The Ice Bear Project

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Mark Coreth's Ice Bear Project sculpture in Trafalgar Square, London, with Nelson's Column in the background
© The Ice Bear Project Ltd

Art in service of the environment

Just outside the WWF International Arctic Programme's Arctic Tent at COP 15, visitors were able to see a life-size sculpture of a male hunting polar bear.

The statue stood at 1.8 metres high – as high as the disappearing arctic sea ice is thick.

In touching this sculpture visitors made a direct connection with the polar bear and its ice-locked home.

As many hands helped to warm and melt the bear, revealing the bronze skeleton within, this changing sculpture brought home to each person how people have the power to affect the delicate balance of nature.

 

The strength of art and science

While science underpins all of WWF’s work, the organisation recognises it takes more than just the facts to reach people.

The power of art melded with science made for a good opportunity for both WWF and the Ice Bear Project to make a real impact during the climate negotiations in Copenhagen.

The Copenhagen Ice Bear was carved on Nytorv Square by sculptor Mark Coreth and his team from a ten tonne block of ice that encased the 500kg bronze skeleton.

When it was finished at 2pm on Saturday December 5 it formed part of the opening event of the WWF International Arctic Programme Tent in central Copenhagen for the UN Climate Change Conference.

 

The inspiration

Mark witnessed the effects of climate change when he first travelled to Baffin Island during November 2007.

He knew that few people would ever experience the Arctic for themselves, but realised that he could bring the Arctic to everyone in the form of an Ice Bear sculptural event.

 

Why choose the polar bear?

  • Polar bears are unlikely to survive as a species if there is an almost complete loss of summer sea-ice cover. The five countries where polar bears live agreed this year they cannot meet their obligations to protect the bears if the ice goes.
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  • The summer sea-ice cover in the Arctic Ocean has both shrunk and thinned by 45% since the 1970s, losing 70% of its former volume. It is projected to disappear completely in less than 30 years.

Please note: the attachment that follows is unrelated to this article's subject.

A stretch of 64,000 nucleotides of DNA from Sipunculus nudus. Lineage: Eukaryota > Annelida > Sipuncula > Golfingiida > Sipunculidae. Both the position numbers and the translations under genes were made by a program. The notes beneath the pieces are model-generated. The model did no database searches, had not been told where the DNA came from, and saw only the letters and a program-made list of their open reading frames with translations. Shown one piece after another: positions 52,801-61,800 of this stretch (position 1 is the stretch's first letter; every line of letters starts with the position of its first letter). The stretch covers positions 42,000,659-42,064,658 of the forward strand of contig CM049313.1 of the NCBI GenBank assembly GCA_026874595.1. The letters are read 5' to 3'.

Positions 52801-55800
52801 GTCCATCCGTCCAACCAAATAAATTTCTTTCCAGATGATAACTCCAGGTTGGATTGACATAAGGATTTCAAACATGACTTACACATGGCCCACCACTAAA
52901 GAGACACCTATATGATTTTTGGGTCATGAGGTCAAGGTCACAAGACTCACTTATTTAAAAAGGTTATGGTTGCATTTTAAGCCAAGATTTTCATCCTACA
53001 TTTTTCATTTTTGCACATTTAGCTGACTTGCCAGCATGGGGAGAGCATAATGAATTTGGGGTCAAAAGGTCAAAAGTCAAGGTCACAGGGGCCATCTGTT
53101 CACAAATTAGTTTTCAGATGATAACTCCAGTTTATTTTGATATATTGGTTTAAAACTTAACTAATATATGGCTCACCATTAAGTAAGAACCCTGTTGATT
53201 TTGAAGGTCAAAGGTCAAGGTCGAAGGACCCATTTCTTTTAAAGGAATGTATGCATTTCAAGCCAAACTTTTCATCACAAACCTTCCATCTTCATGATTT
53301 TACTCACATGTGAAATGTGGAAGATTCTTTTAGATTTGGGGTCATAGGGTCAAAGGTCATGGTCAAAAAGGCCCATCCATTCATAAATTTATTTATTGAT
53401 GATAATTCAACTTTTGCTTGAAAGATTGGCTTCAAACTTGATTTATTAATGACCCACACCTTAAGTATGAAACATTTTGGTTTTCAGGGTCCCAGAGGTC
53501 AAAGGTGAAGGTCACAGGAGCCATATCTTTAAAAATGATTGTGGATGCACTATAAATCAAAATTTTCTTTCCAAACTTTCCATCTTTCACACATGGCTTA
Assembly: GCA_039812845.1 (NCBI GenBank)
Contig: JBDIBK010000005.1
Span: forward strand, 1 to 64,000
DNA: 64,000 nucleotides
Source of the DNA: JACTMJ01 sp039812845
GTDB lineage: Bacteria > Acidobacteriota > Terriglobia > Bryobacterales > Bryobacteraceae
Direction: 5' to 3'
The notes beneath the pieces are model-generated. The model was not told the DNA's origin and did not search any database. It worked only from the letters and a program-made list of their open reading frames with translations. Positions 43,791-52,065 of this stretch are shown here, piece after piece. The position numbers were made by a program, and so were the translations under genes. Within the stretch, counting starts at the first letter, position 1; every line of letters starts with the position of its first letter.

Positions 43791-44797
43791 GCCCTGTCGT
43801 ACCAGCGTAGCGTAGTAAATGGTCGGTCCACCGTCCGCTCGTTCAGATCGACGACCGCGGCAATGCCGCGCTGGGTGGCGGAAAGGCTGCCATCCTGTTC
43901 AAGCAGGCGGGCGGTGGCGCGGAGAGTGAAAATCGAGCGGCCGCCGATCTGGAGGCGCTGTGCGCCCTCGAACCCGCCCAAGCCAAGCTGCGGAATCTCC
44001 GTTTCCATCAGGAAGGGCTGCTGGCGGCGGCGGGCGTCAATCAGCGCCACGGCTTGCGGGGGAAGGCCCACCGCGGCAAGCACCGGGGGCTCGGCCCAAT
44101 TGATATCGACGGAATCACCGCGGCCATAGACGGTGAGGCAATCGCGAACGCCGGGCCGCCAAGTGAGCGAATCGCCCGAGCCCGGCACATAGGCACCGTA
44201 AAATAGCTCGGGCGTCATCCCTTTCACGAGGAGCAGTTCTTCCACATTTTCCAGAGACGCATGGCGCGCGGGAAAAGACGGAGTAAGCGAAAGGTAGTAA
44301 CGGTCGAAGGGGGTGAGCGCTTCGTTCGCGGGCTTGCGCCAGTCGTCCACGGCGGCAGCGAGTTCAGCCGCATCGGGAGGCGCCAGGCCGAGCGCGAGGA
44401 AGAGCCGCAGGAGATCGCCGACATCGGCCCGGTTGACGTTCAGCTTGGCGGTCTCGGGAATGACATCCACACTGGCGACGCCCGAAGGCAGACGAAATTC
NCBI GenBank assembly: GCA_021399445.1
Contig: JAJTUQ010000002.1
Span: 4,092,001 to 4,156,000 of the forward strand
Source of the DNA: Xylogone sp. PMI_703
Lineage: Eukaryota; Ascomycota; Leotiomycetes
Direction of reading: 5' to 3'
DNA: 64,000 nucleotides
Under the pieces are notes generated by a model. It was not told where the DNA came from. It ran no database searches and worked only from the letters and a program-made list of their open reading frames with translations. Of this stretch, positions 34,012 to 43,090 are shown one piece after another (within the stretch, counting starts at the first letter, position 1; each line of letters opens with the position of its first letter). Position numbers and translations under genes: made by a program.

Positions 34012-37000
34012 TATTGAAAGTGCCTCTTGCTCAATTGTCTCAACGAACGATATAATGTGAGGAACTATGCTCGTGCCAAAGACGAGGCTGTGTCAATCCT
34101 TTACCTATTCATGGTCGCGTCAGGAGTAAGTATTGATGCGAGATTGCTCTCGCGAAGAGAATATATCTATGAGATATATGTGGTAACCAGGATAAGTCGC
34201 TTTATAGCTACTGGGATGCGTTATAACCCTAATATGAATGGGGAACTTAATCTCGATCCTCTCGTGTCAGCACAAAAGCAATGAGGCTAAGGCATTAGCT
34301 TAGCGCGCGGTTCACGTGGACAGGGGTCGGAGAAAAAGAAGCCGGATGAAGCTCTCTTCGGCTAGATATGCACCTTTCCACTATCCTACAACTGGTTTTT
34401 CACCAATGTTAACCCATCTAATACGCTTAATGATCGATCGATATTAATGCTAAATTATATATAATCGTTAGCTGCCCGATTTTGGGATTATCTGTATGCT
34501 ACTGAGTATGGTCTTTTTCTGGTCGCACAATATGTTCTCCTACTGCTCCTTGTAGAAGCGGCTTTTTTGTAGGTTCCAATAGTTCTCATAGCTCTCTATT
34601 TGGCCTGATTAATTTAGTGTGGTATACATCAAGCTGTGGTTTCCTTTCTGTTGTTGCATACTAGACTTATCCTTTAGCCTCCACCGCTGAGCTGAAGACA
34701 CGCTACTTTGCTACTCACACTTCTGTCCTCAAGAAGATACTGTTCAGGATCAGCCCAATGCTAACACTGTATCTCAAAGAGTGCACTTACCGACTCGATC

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  • The negative impacts on both the peoples and animals of the Arctic are likely to be far greater than any benefits they may gain from a warming Arctic, as climate changes threaten to undermine ecosystems and cultures that have endured for thousands of years.

 

 / ©: The Ice Bear Project Ltd
The Ice Bear Project team has travelled extensively across the Arctic to help capture the power and movement of these mammals in sculpture.
© The Ice Bear Project Ltd
 / ©: The Ice Bear Project Ltd
Mark Coreth sculpted the original Ice Bear skeleton in his studio from plaster and armature wire. From this, his team created the Ice Bear bronze, a sculpture that is over three metres long, the size of an adult male polar bear.
© The Ice Bear Project Ltd

Polar bears and their habitat should be meltingly beautiful, not melting away. A forlorn bear on a shrinking iceberg may seem like an exaggeration of a complex problem but actually it stands as a symbol of how habitats are shrinking the world over and none more urgently than the beautiful and fragile Arctic. Do join me in supporting the Ice Bear Project and helping raise the temperature of the debate …
Stephen Fry, actor and supporter of the Ice Bear Project

It is wonderful when art and science can be brought together – the Ice Bear Project is showing that the allegiance can be powerful. With the help of our strong behind the scenes team and our sponsors Panasonic, Nokia and the WWF the Ice Bear will speak.
Ice Bear sculptor Mark Coreth

Video: The Ice Bear Project

Video: creating an Ice Bear skeleton

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